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| How to Start Growing Commercially |
Answered by: Conrad Richter
Question from: Ruth Long
Posted on: May 24, 1998
My husband and I farm in Union County, Iowa. We are interested in commercial production of herbs. To start we would like to start small with about an acre of open ground. In addition, we have some timber land (mostly white oak) where we could raise goldenseal or ginseng. On the open ground we would like to use the machinery and equipment we already use in our grain production. Can you give us some guidance on how to proceed with this exciting new (to us) venture?
Starting small is the right approach. There is a lot that a new grower has to learn about growing and marketing herbs before he or she will successful. First, there are relatively little reliable cultural data available -- very often experimentation is necessary. Second, there are few, if any, acceptible weed and pest controls available for herbs. Third, there is much to learn about when and how to harvest, and most often, existing farm equipment has to be adapted for good results. Fourth, there is no central market where you can take your herbs and expect to sell them -- marketing herbs requires determination and often openness to new approaches that you may not have thought of doing before.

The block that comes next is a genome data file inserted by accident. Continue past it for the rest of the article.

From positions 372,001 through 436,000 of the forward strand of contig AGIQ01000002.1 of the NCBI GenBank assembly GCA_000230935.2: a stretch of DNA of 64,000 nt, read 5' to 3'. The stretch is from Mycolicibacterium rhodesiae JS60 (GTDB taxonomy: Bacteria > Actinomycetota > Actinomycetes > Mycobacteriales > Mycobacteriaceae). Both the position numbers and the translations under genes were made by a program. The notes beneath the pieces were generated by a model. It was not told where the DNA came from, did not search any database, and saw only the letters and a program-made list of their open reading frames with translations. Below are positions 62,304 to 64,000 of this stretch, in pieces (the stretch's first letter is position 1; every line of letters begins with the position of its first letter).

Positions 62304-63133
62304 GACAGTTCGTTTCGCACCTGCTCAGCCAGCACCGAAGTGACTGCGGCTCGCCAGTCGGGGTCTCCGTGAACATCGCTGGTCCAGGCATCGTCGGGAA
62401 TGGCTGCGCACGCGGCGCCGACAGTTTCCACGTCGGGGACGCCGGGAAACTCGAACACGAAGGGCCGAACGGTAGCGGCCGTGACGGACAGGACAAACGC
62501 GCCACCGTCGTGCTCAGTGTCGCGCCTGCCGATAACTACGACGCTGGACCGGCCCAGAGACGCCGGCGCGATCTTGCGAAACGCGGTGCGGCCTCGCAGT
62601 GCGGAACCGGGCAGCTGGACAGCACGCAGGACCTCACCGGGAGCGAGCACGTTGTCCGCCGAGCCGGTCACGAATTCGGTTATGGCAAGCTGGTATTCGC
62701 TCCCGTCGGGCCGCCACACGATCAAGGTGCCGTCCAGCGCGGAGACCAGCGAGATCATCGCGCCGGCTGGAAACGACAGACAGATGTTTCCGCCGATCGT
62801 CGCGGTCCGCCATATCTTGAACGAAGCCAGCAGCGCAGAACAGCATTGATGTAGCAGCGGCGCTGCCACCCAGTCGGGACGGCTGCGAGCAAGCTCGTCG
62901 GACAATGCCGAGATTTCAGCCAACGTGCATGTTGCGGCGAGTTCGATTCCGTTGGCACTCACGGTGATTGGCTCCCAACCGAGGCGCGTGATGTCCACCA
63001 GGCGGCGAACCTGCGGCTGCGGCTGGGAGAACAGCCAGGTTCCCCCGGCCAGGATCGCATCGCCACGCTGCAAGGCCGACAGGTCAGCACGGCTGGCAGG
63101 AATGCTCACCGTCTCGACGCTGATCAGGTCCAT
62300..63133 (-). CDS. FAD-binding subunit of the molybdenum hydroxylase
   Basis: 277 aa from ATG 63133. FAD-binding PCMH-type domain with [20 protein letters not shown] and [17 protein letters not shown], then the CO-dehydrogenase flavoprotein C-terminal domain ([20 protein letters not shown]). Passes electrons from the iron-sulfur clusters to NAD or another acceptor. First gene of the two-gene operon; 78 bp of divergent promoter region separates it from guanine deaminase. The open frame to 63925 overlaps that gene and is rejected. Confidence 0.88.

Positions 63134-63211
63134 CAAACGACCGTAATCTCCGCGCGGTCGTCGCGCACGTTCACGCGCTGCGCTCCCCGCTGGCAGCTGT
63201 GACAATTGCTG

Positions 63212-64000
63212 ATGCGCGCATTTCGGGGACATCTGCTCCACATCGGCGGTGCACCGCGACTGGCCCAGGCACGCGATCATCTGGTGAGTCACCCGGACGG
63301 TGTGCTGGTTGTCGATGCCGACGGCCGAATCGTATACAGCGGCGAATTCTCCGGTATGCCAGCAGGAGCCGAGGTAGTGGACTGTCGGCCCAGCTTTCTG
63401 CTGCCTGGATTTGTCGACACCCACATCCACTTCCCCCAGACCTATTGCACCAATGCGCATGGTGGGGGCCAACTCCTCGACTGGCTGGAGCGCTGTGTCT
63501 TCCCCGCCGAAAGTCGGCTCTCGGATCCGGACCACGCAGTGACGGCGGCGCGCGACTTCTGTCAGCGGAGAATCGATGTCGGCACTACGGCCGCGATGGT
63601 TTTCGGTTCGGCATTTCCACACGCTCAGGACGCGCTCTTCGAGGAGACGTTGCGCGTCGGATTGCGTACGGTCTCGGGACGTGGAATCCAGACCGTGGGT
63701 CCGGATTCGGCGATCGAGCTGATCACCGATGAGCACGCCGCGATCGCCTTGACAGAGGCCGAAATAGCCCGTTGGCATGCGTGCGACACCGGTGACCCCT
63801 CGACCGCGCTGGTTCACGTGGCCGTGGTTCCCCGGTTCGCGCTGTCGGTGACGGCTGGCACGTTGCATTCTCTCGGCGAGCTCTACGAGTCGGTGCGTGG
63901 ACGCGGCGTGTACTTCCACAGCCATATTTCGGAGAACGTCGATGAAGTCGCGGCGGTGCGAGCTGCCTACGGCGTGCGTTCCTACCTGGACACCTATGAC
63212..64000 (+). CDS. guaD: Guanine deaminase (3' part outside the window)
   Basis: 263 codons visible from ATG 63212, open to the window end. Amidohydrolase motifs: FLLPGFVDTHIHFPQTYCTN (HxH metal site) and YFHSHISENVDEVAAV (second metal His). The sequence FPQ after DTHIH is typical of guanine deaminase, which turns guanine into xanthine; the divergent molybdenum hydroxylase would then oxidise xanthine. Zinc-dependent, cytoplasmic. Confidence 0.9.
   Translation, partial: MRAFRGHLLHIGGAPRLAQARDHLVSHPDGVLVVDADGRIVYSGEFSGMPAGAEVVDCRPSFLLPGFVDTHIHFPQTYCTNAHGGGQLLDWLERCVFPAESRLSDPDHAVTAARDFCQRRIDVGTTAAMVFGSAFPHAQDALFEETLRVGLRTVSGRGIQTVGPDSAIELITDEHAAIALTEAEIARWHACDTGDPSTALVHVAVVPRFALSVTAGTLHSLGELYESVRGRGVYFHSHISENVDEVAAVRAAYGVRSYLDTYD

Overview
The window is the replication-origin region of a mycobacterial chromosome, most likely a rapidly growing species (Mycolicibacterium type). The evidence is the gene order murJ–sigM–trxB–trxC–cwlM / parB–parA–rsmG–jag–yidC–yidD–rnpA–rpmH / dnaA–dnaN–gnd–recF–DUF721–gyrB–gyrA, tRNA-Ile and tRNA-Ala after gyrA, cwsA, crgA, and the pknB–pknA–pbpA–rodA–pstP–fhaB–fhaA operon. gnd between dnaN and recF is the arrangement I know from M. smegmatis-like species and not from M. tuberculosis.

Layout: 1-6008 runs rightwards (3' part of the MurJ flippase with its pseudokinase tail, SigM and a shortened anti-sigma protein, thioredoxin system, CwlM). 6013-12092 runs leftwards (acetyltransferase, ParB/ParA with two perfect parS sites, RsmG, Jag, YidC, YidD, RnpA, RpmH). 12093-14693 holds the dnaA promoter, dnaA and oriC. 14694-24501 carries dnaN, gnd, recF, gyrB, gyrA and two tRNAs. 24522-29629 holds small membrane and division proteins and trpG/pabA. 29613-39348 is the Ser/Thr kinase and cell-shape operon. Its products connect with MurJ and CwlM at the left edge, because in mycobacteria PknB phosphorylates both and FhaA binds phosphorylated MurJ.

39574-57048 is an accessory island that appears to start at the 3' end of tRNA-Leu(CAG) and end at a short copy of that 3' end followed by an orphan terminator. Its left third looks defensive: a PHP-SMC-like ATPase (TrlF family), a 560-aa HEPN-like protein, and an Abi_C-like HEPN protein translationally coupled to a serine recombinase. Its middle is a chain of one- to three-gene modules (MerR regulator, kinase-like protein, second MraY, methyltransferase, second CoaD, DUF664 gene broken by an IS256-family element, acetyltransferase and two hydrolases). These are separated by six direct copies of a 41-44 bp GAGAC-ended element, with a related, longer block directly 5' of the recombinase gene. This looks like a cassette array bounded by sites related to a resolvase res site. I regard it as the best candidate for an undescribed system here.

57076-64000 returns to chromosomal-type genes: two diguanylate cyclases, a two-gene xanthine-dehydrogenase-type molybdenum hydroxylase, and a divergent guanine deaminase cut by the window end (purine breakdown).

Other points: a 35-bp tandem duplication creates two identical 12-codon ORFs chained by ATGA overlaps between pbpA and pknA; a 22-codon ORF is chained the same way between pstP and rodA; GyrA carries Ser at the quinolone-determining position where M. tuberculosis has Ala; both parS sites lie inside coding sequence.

Start with perhaps a half dozen herbs that you think are feasible from both a cultural point of view and from a business point of view. Divide your acre plot to grow these six herbs. Learn as much as you can about the growing and harvesting of them -- and record everything -- input costs, including labour, yields -- so that you have a good understanding of the costs and the potential for profits.
These test plots will yield samples which you can send to potential buyers. If your crops include some that that is graded by active constituent levels then you need to arrange for chemical analyses of your products.
Once you have a good handle on one or two most promising crops -- and this may take a few years -- you can start to scale up to a more ambitious size with correspondingly greater revenue and profits.
During the "testing" phase use the opportunity to learn as much about the crops you are testing as you can. There are increasingly more books that help, and there are more conferences than ever that you can attend. Consider coming to our very successful annual Richters Commercial Herb Growing conference held in October.